Lots of folks are moving into development and technical fields these days. I remember that happening during the dot com book, but back then folks just read one of those “Learn Java in 24 Hours” books.
Nowadays there are a profusion of boot camps that help people gain the skills they need to be a developer. I have interacted with a few of these grads and was interested in learning more about their experience. Noel Worden, one of the organizers of Boulder.rb and a blogger, agreed to an interview.
– what was your background before you were a developer?
I got my degree in fine art photography, spent 5 years working in NYC as a Digital Technician in the photo industry, then moved to Colorado and was a cabinetmaker for 3 years.
– how did you land your first job?
I found the posting on the Denver Full Stack meetup whiteboard (https://www.meetup.com/fullstack/)
– what surprised you about the software industry?
How willing everyone is to help. It’s very different in the photo world, [which is] much more competitive, it’s hard to find guidance and mentorship.
– how did you pick your boot camp?
Bloc had one of the longest curriculums I could find in an online program. I figured when push came to shove, having more experience under my belt couldn’t hurt when competing with other junior [developers] looking for that first job. Bloc also has a part-time track, which allowed me to still work [a] full-time job while going to school.
– what is good about the job? What is challenging?
I appreciate the balance of being challenged but knowing I have the full support of any other engineer on the team if I need to reach out for assistance. Canvas United [ed: his current employer] has a lot of projects that I’ve been maintaining lately, and all are running different versions of Rails, which makes for interesting challenges.
– what do you see current boot camp students doing that you’d advise against?
Not getting out and networking while going to school. This industry is all about networking and if you’re hoping to capitalize on the advantages of a good network you have to be building it while still in school.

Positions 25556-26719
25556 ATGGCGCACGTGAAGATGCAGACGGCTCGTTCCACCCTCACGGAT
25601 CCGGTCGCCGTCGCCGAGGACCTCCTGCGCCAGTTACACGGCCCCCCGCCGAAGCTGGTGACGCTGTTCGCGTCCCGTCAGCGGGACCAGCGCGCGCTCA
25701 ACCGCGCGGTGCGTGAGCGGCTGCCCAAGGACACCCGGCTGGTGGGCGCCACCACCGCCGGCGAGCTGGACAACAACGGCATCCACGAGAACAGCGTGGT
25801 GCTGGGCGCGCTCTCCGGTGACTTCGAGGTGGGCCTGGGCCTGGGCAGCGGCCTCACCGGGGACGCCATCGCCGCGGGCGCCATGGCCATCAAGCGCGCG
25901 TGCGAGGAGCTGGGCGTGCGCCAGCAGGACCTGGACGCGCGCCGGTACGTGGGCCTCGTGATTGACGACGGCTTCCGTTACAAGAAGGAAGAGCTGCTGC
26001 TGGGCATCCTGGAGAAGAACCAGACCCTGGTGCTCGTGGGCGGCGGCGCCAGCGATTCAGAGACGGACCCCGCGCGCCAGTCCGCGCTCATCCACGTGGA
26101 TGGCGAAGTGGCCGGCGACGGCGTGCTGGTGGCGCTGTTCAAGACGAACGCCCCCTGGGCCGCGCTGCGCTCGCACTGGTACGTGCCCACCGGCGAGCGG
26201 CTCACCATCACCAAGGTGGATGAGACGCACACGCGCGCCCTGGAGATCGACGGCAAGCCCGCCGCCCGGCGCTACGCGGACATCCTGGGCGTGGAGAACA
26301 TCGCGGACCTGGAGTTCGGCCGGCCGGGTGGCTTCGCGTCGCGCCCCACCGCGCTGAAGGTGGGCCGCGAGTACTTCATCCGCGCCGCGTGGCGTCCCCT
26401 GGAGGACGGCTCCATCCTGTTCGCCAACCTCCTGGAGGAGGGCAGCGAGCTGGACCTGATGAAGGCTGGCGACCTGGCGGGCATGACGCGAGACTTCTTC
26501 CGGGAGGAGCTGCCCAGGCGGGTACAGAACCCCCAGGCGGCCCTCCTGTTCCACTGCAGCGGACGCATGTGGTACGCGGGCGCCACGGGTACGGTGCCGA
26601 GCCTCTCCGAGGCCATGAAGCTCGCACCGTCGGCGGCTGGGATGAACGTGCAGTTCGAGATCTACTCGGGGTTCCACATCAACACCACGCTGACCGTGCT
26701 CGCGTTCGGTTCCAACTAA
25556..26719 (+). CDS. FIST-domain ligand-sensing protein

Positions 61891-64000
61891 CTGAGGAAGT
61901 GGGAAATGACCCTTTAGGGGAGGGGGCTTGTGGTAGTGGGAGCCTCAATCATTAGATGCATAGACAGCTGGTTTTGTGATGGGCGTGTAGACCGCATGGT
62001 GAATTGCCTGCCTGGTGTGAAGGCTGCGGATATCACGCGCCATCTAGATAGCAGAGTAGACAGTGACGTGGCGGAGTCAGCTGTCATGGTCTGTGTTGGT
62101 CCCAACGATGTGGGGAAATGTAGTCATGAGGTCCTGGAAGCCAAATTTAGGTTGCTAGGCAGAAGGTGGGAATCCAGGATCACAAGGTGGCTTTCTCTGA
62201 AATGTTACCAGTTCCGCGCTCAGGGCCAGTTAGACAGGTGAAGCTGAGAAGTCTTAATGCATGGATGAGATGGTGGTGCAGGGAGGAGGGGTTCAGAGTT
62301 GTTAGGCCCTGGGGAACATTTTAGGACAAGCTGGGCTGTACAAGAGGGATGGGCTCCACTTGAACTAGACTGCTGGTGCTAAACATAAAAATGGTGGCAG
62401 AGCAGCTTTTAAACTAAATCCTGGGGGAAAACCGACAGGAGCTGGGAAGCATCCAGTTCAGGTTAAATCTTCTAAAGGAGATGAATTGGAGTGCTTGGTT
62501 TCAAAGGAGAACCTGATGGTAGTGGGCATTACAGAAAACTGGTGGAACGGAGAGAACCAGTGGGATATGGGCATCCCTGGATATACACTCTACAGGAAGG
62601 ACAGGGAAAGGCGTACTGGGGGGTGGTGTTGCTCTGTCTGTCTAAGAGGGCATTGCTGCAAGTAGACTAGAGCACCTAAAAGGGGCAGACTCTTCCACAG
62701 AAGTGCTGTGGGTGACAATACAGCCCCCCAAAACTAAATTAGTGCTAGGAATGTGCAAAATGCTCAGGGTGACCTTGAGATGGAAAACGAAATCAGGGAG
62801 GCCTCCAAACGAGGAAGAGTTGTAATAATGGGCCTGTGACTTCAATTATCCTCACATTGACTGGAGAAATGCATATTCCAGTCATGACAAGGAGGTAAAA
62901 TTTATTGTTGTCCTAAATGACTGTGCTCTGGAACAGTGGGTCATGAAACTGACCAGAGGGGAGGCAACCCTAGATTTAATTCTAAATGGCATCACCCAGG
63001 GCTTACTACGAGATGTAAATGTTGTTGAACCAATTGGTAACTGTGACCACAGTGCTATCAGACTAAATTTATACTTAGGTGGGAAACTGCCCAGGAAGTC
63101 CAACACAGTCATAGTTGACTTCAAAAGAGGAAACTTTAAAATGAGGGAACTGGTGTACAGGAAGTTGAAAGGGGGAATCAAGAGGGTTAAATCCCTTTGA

– why did you want to transition into technology and development?
I wanted/needed a career path where the leaning curve wouldn’t plateau. I’m not a ‘cruise control’ kind of person, as soon as the challenge isn’t there for me anymore I lose interest.
– how can employers help boot camp grads in their first job?
Be ok with answering questions, and be transparent with the employee about the proper channels to ask those questions. Also, be upfront about the fact that it’s ok to fail (assuming that’s the case) a few time before you get to the best solution [ed: if it isn’t ok to fail, find a new job!]. Also also, a healthy balance of low hanging fruit and multi-day problems. Nothing kills my morale faster than ticket after ticket of problems that grind me into the ground.
– should employers have any different expectations of a boot camp grad vs someone who just graduated from college or high school?
I definitely think that it takes a particular type of management style to successfully level up a boot camp grad. If you’ve hired them you must have liked something about them, play to those strengths, but also sprinkle in challenges to help that developer evolve.
[This content has been edited for grammar and clarity.]